Take a Load Off: Train Your Posterior for a Strong Deadlift

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Because I’m a powerlifter, it will come as no surprise that I’m a big fan of the deadlift. When it comes to hitting your entire posterior chain in one fell swoop, from your calves all the way to your upper back, the deadlift reigns supreme.

But what if I told you that you could build a strong posterior chain that will keep your deadlift strong with lifts that don’t require you to pull a heavy barbell off the floor?

To be clear, I’m not tossing the baby out with the bathwater: to get a strong deadlift you’re going to have to deadlift, and deadlift regularly.

But there are additional exercises that train the muscles of your posterior chain that don’t require you to place shear forces the spine.

I’m a big fan of adding in smaller movements because it introduces variety in your training while still hitting the muscles recruited in the competition lift, and more muscle mass helps move more weight. Building rear-wheel strength without loading the spine is a great way to do that without irritating your lower back.

Below are three of my favorite exercises to perform after you’ve completed your last deadlift set. And even if you’re not a powerlifter looking to score big on the platform, you can continue to improve strength in your posterior chain by adding these lifts into your exercise routine.

Barbell Glute Bridges

The glutes and hamstrings are major players in the deadlift and I love barbell glute bridges for building muscle in that area. You have the opportunity to target the hamstrings and glutes fairly exclusively, and because you’re lying down and pushing up on the barbell instead of pulling on it, you can work up to some serious weight.

The key to getting the most out of the barbell glute bridge is to turn your focus exclusively on your glutes. When you get into position, imagine you have a bowl of water sitting on your pelvis. Squeeze your glutes to lift your hips and tip the water into your belly button. Only raise your hips as high as your glutes fully contract —any higher and you’re getting into low-back territory and we don’t want that: for this we want to make it all about the butt.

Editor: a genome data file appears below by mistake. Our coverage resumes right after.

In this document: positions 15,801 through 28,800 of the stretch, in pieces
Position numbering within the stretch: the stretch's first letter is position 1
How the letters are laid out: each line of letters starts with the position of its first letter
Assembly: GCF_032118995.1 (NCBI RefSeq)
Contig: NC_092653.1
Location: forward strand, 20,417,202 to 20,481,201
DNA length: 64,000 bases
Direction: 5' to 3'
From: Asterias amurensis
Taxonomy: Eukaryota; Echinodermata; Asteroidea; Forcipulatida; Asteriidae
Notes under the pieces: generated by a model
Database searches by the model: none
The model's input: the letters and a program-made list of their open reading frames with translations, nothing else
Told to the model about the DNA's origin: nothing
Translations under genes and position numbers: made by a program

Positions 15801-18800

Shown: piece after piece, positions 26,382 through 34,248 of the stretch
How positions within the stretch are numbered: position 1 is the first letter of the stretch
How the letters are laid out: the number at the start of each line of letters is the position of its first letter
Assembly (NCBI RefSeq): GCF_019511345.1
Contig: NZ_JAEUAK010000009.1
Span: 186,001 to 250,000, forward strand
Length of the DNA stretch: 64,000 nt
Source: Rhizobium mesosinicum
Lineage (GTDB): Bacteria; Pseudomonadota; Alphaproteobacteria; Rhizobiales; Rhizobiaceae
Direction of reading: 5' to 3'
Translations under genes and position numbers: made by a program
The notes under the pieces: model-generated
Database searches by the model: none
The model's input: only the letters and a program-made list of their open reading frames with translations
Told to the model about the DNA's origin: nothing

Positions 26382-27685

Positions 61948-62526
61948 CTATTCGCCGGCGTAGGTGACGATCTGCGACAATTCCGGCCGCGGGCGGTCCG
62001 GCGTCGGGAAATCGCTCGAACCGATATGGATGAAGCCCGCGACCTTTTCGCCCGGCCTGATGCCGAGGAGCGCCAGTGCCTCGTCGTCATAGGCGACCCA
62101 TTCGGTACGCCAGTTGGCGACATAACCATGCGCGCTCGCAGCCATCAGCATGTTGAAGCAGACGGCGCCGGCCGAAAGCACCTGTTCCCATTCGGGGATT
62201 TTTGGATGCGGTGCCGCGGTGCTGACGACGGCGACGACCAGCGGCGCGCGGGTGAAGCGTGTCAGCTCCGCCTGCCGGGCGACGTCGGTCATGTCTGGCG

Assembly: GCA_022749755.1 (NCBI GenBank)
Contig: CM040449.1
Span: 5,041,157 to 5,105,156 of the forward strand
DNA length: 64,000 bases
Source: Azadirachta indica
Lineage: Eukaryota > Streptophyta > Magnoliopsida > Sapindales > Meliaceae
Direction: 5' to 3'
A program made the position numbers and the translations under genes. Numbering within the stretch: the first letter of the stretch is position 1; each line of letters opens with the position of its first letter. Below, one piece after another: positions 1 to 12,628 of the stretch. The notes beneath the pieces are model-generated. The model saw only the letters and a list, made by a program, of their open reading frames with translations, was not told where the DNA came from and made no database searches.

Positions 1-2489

Bodyweight Pull-Up

The deadlift is a heavy hitter for the lats. They play a key roll in stabilizing the spine and they also help keep the barbell pulled in close to the legs once it leaves the floor. Use pull-ups to target the lats from another angle, no barbell required.

Pull-ups can seem intimidating, but they don’t have to be. You can introduce assistance with bands or with our favorite variation at Movement Minneapolis, the Box-Assisted Pull-Up.

Here’s how to do them:

  • Place a box under a pull-up bar. Make sure it’s tall enough so that your chin clears the bar when you’re standing on it underneath the bar.
  • Stand on the box with your hands in an overhand grip on the bar, keeping one foot on the box and one foot off the side.
  • Slowly lower yourself down until your arms are fully extended and then use as much support as you need from the foot that is on the box to bring your chin back above the bar.

Suspension Trainer Face Pull

Face pulls target the muscles of the upper back, namely the rear delts, rhomboids, and external rotators. Strengthening these muscles will help with the lockout portion of the deadlift and beyond that, it’s a lift no client of mine escapes because it directly counteracts the poor posture many of us find ourselves acquire from being at a desk all day.

Hot tip: Don’t lead the movement with your chin. (In other words, no chicken-pecking.) Brace your abs, squeeze your glutes, and keep your chin tucked.

UP_JVB_Author_400About JVB

Jennifer Vogelgesang Blake’s leggings might be pink but her weights aren’t. A personal trainer at The Movement Minneapolis she is a powerlifting coach and competitor with a passion for helping her clients discover and grow their strength, inside and out. She’s here to spread the good word that strong is empowering and because of that, really, really fun.

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